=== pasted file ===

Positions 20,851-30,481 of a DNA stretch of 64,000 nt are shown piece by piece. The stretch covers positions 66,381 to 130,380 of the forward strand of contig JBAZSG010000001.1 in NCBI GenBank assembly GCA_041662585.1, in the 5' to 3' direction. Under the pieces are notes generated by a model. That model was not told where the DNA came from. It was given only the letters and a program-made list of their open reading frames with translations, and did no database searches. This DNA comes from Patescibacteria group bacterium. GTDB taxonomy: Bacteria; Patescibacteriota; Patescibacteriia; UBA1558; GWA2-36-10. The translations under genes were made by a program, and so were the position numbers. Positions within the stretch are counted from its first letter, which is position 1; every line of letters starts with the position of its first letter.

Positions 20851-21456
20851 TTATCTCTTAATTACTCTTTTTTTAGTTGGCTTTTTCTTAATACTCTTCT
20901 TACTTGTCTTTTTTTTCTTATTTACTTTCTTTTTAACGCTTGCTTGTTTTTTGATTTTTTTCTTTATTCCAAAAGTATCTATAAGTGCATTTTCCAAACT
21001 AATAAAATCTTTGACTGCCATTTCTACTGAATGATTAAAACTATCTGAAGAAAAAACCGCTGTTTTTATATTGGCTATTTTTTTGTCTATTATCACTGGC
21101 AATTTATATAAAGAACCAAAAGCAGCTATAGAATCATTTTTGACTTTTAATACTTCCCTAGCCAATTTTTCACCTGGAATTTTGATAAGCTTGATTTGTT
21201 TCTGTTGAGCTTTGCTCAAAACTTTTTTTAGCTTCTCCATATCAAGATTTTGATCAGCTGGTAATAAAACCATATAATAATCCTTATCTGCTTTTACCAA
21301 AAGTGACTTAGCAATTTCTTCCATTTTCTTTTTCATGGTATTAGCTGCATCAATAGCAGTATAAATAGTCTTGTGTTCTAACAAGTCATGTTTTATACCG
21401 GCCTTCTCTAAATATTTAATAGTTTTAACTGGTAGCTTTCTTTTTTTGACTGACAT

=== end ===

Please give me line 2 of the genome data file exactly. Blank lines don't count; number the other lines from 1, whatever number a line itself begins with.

Positions 20851-21456